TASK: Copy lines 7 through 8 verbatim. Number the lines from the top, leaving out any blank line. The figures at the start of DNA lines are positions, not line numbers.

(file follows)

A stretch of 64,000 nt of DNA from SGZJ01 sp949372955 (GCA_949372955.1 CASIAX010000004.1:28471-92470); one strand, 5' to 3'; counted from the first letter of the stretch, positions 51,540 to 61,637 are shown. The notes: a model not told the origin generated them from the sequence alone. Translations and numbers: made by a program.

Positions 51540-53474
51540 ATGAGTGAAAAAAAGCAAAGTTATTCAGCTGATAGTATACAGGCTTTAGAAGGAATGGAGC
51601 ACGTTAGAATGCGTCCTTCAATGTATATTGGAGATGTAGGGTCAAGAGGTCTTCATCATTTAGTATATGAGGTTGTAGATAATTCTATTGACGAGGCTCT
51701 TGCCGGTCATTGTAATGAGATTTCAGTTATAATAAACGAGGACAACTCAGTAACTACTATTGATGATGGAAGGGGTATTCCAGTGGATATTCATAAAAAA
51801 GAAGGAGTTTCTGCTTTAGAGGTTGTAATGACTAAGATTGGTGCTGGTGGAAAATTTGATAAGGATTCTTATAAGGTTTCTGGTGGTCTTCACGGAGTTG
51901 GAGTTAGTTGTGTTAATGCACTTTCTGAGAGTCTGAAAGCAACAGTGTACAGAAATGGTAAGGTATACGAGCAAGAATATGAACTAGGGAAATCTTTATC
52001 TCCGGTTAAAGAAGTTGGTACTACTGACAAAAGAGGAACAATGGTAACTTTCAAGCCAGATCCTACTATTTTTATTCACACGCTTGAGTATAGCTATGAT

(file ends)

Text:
51901 GAGTTAGTTGTGTTAATGCACTTTCTGAGAGTCTGAAAGCAACAGTGTACAGAAATGGTAAGGTATACGAGCAAGAATATGAACTAGGGAAATCTTTATC
52001 TCCGGTTAAAGAAGTTGGTACTACTGACAAAAGAGGAACAATGGTAACTTTCAAGCCAGATCCTACTATTTTTATTCACACGCTTGAGTATAGCTATGAT